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Determination of the restenosis degree inside the implanted stent with integrated wireles pulse wave velocity sensor

: Domnich, Alexej; Schächtele, Jonathan

presentation urn:nbn:de:0011-n-3201203 (2.0 MByte PDF)
MD5 Fingerprint: 7c74085b3755f15516f8f6e4cf0de62f
Created on: 9.1.2015

Artery research 8 (2014), No.4, pp.123-124
ISSN: 1872-9312
ISSN: 1876-4401
ARTERY Conference <2014, Maastricht>
Journal Article, Conference Paper, Electronic Publication
Fraunhofer IPA ()
Prothese; stent; Pulswellendetektion; Pulswellengeschwindigkeitsmesssystem; Medizintechnik; Messen; Sensor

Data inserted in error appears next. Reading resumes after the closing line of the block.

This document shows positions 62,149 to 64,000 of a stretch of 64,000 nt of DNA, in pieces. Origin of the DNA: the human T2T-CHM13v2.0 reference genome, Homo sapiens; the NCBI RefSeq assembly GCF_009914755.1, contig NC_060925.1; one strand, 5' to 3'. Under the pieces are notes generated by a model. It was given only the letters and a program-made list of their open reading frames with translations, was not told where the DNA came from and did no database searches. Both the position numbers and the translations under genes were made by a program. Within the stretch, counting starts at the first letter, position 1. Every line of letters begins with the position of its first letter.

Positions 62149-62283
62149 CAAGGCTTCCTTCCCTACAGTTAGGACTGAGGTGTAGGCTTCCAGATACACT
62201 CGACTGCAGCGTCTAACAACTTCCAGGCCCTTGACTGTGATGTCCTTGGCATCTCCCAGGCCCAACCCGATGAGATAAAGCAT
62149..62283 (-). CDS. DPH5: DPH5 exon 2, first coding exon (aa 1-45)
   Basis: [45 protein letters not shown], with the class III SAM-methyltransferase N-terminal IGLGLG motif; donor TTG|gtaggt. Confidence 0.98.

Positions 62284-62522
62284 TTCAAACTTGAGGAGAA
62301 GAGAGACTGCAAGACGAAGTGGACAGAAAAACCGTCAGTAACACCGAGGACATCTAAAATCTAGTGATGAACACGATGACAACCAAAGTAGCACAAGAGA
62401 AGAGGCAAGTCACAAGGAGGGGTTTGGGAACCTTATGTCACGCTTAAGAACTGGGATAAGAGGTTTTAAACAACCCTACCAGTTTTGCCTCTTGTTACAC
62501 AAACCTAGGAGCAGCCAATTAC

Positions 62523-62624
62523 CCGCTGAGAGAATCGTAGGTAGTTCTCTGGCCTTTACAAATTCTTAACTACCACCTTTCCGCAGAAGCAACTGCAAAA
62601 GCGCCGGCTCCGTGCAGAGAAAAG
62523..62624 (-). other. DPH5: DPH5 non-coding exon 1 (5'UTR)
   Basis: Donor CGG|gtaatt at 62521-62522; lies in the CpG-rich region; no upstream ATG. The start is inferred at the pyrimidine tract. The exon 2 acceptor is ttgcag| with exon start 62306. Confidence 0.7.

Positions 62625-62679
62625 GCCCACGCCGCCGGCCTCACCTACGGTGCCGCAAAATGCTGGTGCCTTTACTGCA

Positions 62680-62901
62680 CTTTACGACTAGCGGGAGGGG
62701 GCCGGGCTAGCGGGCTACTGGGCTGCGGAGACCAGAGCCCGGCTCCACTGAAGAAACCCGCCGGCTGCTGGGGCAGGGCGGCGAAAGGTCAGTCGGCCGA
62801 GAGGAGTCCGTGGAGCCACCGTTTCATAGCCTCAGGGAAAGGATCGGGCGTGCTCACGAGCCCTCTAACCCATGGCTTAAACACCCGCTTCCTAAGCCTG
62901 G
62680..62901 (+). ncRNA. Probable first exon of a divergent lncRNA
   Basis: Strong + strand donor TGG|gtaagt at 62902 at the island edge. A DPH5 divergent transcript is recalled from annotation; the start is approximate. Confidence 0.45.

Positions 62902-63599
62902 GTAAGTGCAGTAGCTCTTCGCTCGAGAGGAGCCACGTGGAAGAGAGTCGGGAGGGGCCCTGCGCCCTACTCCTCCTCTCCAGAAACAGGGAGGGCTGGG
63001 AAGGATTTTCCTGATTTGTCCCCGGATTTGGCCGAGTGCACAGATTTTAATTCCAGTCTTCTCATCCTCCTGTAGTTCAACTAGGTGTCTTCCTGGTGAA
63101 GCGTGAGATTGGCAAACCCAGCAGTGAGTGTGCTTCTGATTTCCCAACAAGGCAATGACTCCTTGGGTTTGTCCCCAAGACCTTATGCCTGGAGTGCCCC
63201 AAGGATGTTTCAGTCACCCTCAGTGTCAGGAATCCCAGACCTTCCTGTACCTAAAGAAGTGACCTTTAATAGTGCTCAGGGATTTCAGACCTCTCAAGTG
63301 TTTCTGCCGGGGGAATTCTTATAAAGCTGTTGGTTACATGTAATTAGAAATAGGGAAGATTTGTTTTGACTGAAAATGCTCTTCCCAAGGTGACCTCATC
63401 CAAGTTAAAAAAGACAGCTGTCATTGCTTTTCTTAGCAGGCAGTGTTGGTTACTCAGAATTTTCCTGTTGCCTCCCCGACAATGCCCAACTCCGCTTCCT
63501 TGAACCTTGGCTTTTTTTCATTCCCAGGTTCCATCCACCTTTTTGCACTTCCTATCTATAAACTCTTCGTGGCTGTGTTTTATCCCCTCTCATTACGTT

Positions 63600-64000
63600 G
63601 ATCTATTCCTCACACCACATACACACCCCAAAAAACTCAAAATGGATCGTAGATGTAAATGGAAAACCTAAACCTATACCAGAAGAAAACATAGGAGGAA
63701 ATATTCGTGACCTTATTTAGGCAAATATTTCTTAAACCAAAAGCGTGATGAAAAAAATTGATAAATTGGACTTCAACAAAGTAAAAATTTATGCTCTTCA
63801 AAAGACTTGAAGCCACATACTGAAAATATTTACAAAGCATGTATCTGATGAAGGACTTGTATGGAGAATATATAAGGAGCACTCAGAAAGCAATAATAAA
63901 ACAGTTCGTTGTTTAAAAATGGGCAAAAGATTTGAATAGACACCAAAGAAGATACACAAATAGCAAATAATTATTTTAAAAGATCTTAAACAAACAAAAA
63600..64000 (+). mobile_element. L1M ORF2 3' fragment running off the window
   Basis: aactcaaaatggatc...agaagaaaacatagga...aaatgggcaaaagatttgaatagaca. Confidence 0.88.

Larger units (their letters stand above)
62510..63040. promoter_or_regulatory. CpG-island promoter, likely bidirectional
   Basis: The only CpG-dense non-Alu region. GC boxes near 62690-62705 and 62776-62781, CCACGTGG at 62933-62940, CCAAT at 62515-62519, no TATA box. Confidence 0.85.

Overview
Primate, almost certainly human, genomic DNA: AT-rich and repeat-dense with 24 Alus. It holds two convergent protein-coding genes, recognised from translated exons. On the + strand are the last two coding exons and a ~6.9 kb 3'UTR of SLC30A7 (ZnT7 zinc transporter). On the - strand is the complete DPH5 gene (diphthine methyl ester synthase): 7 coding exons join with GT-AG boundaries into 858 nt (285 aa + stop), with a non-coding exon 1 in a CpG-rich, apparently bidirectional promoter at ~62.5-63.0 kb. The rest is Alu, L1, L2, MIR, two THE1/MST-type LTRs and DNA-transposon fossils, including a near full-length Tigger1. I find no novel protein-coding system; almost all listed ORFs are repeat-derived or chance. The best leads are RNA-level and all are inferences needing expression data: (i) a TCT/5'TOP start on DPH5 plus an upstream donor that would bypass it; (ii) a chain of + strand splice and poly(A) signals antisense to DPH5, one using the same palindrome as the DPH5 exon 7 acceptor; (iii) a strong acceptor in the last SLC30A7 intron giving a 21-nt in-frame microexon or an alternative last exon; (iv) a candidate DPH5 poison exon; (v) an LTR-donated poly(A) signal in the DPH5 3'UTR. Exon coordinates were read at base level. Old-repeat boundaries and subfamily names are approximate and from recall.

Patients with implanted stents were often (approx. 30 %) faced with the restenosis. By now no alternative to clinical examination is known to get a quick diagnosis for the actual state of possible and probable in-stentrestenosis. At Fraunhofer IPA in Stuttgart a simple method to measure and to determine the restenosis degree was invented and implemented. The Proof of principle was conducted on the experimental rig on an artery model. The approach is based on an inductive coupling between the external detection unit and implanted sensors. Two passive sensors were integrated in a stent and consist of a capacitive pressure sensor and an air-coil. Connected they form an oscillating circuit, the resonance frequency of which functionally depends on the local pressure. The extra-corporal detection unit generates an alternating magnetic field by 35 MHz. The spreading pulse wave changes the resonance frequency of the passive oscillating circuits inside the vessel. The short resonance inside the sensor circuit crosses the frequency of the externally applied field and shifts the impedance measured at the excitation coil. As the distance between the two sensors is known the PWV can be determined. The stiffer or the narrower a vessel is the higher is the PWV. A model based approach determines out of the PWV signal the restenosis degree inside the implanted stent. All further measurements are referenced to the first initial value done after the stent implantation. This approach is robust and has mean cross dependences because no absolute pressure measurement is required.